As the Earth proceeds along its path around the sun again and tilts on its axis just so, we humans lean on millennia of nature's training and subconsciously begin to take note of a few annual bellwether moments. The first day where the Texas sun doesn’t feel like it is trying to murder the pesky planet that won’t stop flying around its head. The arrival of the first pumpkins at the grocery store. Six Flags going to a weekends-only schedule. And the moment where the spirit of the Seattle Mariners snaps clean in two.
It just so happens the Rangers were in town for the festivities this year. The big moment came in the top of the first inning of Texas' 4-2 win on Thursday night, a win that completed a sweep that vaulted the Rangers right back into the AL Wild Card conversation. Here’s how it transpired:
With Seattle’s tall flame-throwing left-hander James “Big Maple” Paxton on the mound and Delino DeShields already out on a bunt attempt that failed, Shin-Soo Choo laced a single up the middle. On the very next pitch, Elvis Andrus swatted a single of his own into left field. Two pitches later, Adrian Beltre’s blooper into right loaded the bases. Paxton was still just eight pitches into the game.
After Joey Gallo struck out, Carlos Gomez came to the plate. Gomez had a pinch-hit double that sparked the game-winning rally in Tuesday’s game, but this was his first start since suffering a high ankle sprain on September 9th.
Of course the game would test him at the earliest chance. Typical Baseball.
Gomez swung hard at the first pitch and missed, then watched a ball go by to even the count at 1-1. He fouled off a couple of pitches, and then at approximately 7:19 local time the little man who lives in the little cottage at the top of the Space Needle opened his tiny little door, and walked over to the ledge. With a voice incommensurate to his size, he bellowed out his yearly proclamation: A CURSE UPON YOUR SWELMET. THE GLOOM IS NIGH AND SUMMER IS DEAD. 12TH MAN BAM BAM 12TH MAN BAM BAM GO SEAHAWKS”.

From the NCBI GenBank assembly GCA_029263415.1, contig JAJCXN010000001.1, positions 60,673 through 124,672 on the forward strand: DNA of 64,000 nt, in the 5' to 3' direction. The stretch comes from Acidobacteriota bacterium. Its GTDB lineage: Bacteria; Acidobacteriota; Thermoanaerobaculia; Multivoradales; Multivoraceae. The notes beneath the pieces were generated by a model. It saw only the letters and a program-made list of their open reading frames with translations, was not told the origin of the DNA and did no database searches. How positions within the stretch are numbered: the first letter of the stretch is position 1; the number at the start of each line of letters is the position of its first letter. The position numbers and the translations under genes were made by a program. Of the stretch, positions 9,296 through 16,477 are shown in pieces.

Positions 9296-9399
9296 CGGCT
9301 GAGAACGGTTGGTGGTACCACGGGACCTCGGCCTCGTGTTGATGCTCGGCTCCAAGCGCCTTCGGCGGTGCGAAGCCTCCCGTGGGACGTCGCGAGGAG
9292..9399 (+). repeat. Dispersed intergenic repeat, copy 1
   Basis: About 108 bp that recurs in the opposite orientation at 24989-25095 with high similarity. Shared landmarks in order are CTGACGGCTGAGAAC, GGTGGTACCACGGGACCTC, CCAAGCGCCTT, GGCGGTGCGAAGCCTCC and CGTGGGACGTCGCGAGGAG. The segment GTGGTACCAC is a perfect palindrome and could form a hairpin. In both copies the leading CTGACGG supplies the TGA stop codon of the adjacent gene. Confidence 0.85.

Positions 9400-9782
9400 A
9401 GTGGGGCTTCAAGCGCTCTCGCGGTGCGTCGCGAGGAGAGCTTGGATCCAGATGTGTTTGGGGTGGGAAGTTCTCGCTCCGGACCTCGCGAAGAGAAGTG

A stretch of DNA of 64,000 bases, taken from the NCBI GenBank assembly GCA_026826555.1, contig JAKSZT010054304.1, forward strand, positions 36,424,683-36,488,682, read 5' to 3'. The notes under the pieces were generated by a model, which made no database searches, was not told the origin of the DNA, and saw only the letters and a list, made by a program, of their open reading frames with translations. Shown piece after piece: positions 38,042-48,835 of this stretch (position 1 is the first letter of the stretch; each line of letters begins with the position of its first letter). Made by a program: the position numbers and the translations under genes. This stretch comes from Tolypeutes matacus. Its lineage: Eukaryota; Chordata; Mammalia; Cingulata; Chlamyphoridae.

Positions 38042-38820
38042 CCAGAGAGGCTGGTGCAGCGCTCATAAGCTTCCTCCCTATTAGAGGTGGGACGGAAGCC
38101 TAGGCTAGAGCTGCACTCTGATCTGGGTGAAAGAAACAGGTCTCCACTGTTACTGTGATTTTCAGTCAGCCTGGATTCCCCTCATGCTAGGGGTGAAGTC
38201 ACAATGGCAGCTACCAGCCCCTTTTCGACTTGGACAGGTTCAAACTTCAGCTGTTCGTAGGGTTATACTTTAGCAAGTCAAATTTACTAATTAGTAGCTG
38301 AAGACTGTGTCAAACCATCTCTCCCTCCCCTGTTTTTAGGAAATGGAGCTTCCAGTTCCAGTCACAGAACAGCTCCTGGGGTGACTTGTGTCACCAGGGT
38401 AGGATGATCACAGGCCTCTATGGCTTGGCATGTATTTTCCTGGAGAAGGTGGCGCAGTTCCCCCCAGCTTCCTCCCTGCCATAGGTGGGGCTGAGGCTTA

Gomez swung hard and the ball left the bat at a hard-but-not-impossible 96mph, due directly Kyle Seager-ward. But it landed just short of its destination, and when it bounced, the third baseman–oft a thorn in the Rangers side–was unable to wrap his glove around it. The rebellious orb caromed into left field, and both Choo and Andrus scored. It was 2-0 Rangers, and from that point forward, the Mariners seemed to be in shock, swinging the bat at what seemed like every pitch Cole Hamels threw, while their eyes vacantly stared into the distance as if the little old Space Needle man had betrayed some promise that this would be the year he finally ceased his tradition.
That’s not to take away from Hamels’ performance. The lefty went into full Ace Mode, striking out eight and allowing just three hits (two of them singles by Jean Segura, who evidently was not present at Grandpa Space Needle’s Spring Training Pep Talk of Lies) and the other a solo home run by Nelson Cruz. Hamels had full control of both off-speed pitches tonight, and when you put an ace in a playoff chase up against a listless and half-present team, these are about the results you expect.
After the annual wreckoning, the remaining runs all scored via solo home runs. Adrian Beltre, still operating on a left hamstring made of literal ham and string, hit his in the top of the sixth. Choo added one in the seventh, and then after Cruz’ seventh-inning shot, Robinson Cano squared one up against Keone Kela in the ninth. It was the 300th of Cano’s career.
This all would have been simpler if the Mariners had been ripe a week ago instead of shaking the last fits out of their 2017 season and winning three of four from the Rangers in Arlington, but–while the little man that lives in the little cottage at the top of the Texas Skyscreamer has cracked his door a couple of times in the last few weeks–he has not emerged yet to yell his dreaded “HOW BOUT THEM COWBOYS”. And so we continue to watch and see if the improbable is indeed possible.
With the win, Texas holds pace with the Twins, who also emerged victorious today. The Angels, however, lost to Cleveland, and they are now tied with Texas at 2.5 games behind Minnesota.
Tomorrow, Texas begins a three-game set-to with the Athletics, who are 69-83 this season, but 6-6 against Texas. Nick Martinez and Kendall Graveman get started at 9:05 Texas time, and it is my pleasure to inform you that Friday’s game will be the last one of the season to start at such an ungodly hour.